Static, Rotordynamic, and Thermal Characteristics of a Four Pad Spherical-Seat Tilting Pad Journal Bearing with Four Methods of Directed Lubrication

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    Static, dynamic, and thermal characteristics (measured and predicted) are presented for a 4-pad, spherical-seat, TPJB with 0.5 pivot offset, 0.6 L/D, 101.6 mm nominal diameter, and 0.3 preload in the LBP orientation. One bearing is tested four separate times in the following four different lubrication configurations: (1) flooded single-orifice (SO) at the bearing shell, (2) evacuated leading edge groove (LEG), (3) evacuated spray-bar blocker (SBB), and (4) evacuated spray-bar (SB). The LEG, SBB, and SB are all considered methods of “directed lubrication”. These methods rely on lubrication injected directly to the pad/rotor interface. The same set of pads is used for every test to maintain clearance and preload; each method of lubrication is added as an assembly to the bearing. Test conditions include surface speeds and unit loads up to 85 m/s and 2.9 MPa respectively. Static data includes measured bearing clearances prior to operation (cold) and immediately after operation (hot), rotor-bearing eccentricities and attitude angles, and a new approach to locating the hot center of a bearing. Dynamic data includes: (1) impedance values calculated from measured accelerations, displacements, and excitation forces; and (2) four sets (one set for each bearing configuration) of direct and cross-coupled rotordynamic coefficients derived from measurements and fit to a frequency independent KCM model. Thermal data include measured temperatures from sixteen bearing thermocouples along with inlet, outlet, stator housing, and ambient thermocouples. Twelve of the bearing thermocouples are embedded in the babbitt layer of the pads while the remaining four are oriented at the leading and trailing edge of the loaded pads exposed to the lubricant. Bearing thermocouples provide a circumferential and axial temperature gradient. The pivot stiffness (pad and pivot in series) is measured and incorporated into predictions. Measured static, dynamic, and thermal values are compared to predictions from XL_TPJB, a computer code developed at the Texas A&M University Turbomachinery Lab for predicting bearing performance. Measurements show significant cross-coupled stiffness terms with opposite signs and magnitudes that are 20-50% of the direct terms, a max axial temperature gradient of 9.6 °C, and attitude angles as high as 29°; all of these indicate that the tilt motion of the pad may be impeded by friction between the spherical pivot and the pad. Temperature measurements show directed lubrication, coupled with an evacuated bearing housing, reduces max bearing temperatures up to 13.9 °C for the LEG, 10.2 °C for the SBB, and 12.8 °C for the SB. Although the SB and SBB reduce the max bearing temperature as intended, they can also cause an increase in temperatures at the leading and trailing edges of the loaded pads. The LEG typically reduced temperatures at all locations. Compared to the base case of the flooded SO, directed lubrication reduces the max bearing temperature. Additionally, the dynamics of the system can also be significantly impacted. Using directed lubrication can reduce direct stiffness by up to 18% for the LEG, 25% for the SBB, and 20% for the SB. Similarly, the direct damping can be reduced by up to 24% for the LEG, 45% for the SBB, and 34% for the SB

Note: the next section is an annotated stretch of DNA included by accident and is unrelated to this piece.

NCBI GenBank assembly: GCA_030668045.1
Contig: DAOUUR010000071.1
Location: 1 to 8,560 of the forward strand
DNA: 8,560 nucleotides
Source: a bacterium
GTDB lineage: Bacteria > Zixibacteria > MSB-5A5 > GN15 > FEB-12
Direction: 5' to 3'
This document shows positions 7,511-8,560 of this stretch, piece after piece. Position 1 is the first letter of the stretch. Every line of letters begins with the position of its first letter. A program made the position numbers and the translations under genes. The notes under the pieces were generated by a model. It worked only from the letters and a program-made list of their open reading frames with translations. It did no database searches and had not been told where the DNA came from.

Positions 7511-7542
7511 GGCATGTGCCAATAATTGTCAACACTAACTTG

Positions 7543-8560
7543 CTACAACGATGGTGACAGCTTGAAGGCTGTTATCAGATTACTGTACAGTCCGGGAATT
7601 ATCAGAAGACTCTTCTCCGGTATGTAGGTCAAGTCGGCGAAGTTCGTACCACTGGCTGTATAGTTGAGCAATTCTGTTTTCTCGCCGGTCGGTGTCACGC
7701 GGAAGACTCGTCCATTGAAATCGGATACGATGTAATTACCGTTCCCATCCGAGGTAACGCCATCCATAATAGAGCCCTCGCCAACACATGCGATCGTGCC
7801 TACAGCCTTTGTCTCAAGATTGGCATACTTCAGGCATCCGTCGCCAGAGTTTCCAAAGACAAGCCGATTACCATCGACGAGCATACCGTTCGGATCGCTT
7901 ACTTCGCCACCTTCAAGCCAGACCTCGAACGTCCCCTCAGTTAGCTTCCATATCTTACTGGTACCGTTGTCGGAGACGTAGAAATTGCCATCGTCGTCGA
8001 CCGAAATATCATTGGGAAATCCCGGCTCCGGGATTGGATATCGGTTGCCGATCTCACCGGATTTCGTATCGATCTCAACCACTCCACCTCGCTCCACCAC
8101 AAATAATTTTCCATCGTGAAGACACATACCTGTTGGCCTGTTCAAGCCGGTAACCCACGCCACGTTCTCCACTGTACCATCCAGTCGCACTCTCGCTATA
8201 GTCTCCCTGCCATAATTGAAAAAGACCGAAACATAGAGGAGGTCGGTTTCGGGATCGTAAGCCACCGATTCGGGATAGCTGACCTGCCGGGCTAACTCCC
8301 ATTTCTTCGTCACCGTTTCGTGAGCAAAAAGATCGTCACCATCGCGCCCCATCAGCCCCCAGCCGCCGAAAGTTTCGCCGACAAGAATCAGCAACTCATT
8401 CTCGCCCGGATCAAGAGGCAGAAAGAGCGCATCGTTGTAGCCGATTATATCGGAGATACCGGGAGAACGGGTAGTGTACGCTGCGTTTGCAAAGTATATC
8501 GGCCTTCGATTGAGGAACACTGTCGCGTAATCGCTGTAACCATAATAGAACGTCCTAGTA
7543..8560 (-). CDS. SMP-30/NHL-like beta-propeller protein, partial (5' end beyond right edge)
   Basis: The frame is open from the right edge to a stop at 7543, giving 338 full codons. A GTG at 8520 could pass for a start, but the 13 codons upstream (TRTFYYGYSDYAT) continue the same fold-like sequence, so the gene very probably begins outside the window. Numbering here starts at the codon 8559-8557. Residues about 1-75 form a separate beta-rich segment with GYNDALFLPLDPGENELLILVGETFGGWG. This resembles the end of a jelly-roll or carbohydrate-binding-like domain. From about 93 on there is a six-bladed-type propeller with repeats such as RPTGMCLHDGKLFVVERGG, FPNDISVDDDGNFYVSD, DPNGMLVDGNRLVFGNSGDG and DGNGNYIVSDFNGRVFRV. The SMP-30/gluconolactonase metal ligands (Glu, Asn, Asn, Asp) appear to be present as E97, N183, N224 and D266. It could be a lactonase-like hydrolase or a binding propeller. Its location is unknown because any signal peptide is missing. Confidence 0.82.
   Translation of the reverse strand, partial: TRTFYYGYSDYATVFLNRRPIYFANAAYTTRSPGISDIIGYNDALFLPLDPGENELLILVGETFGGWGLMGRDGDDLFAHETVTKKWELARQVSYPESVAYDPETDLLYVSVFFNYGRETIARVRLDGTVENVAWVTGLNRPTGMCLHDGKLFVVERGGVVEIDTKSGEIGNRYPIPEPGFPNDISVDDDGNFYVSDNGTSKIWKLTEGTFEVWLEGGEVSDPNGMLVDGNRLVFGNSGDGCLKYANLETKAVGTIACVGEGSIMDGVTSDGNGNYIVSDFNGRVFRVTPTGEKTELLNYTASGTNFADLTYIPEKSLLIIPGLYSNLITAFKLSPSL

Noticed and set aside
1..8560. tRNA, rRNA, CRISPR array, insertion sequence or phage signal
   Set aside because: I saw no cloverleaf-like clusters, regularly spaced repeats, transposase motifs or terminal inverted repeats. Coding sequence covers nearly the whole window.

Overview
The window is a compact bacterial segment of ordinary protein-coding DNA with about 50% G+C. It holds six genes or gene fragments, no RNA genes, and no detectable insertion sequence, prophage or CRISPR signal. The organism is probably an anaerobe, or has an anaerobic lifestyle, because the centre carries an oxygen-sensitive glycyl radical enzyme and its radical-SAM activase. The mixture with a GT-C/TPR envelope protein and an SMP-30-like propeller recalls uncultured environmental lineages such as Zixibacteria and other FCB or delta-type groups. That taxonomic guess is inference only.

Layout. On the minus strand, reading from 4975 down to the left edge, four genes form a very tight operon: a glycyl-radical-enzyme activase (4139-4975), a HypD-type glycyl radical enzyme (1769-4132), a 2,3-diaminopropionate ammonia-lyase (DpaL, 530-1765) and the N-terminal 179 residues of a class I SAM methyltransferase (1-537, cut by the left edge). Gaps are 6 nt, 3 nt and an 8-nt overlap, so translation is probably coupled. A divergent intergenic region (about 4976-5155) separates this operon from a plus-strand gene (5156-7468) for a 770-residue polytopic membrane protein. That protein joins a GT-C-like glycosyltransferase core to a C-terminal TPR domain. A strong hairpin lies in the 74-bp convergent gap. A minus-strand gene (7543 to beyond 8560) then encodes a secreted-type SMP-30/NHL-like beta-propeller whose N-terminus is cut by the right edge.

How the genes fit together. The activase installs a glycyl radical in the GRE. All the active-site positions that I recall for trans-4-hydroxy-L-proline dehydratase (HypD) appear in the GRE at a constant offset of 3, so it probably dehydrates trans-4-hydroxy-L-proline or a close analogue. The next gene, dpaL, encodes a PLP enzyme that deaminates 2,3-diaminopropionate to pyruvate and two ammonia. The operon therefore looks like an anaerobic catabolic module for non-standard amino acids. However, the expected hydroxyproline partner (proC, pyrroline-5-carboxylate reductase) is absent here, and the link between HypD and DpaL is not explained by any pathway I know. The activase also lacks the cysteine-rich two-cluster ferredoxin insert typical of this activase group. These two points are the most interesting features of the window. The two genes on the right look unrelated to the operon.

Unpacking action research and implementation science: Implications for nursing

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    Aim The aim of this study was to unpack the key concepts of action research and implementation science thereby enabling appropriate use of these methods in nursing. Background A key issue in action research is not so much the methodology employed to gather data/evidence but who decides the research agenda and who benefits from it. Implementation science is a way to ensure that evidence is translated into practice. The question arises as to how action research and implementation may be understood in relation to one another in nursing. Design Discussion Paper Data sources This discussion paper is based on our own experiences and offers an exploration of action research and implementation science with the aim of clarifying what each involves and what synergies, if any, exist between them. Implications for Nursing Using action research to secure the voice of patients in their own care is essential to delivering quality nursing care. Using implementation science frameworks to get research evidence into practice is effective. Familiarity with both these concepts may enable their improved use and have a positive impact on quality of care. Conclusion There is a tension between action researchers and the protagonists of implementation science related to perceived “trade offs” between what constitutes “science” and the necessity of community participation. Nevertheless, the use of an implementation science framework in an action research approach can reduce the research practice time lag and action research provides sound theoretical and philosophical underpinnings that can be used by those in the implementation science field

    Action Research and Collaborative Management Research: More than Meets the Eye?

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    "Action research and collaborative management research emerge from different traditions and each begins from a different foundational position in regard to action and to collaboration. Both are different from the traditional research, evaluative research or practitioner research orientations. From a grounding in a philosophy of practical knowing as social science, this article engages in a comparative theoretical exploration of action research and collaborative management research through a focus on the operations of human knowing which yield a general empirical method. It reviews the origins of each approach and how they differ significantly from each other in the context in which they operate, with consequent differences in how the research is implemented and how the relationship between the parties is structured. The general empirical method provides a critical perspective on assessing the quality of action research and collaborative management research in terms of dimensions of real-life action, the quality of collaboration, the quality of inquiry in action and sustainability. The aim is to develop understanding of how these two approaches relate to one another so as to advance knowledge of the different modalities or expressions that comprise the broad field of action- and collaborativeoriented research as a social science of practical knowing." (author's abstract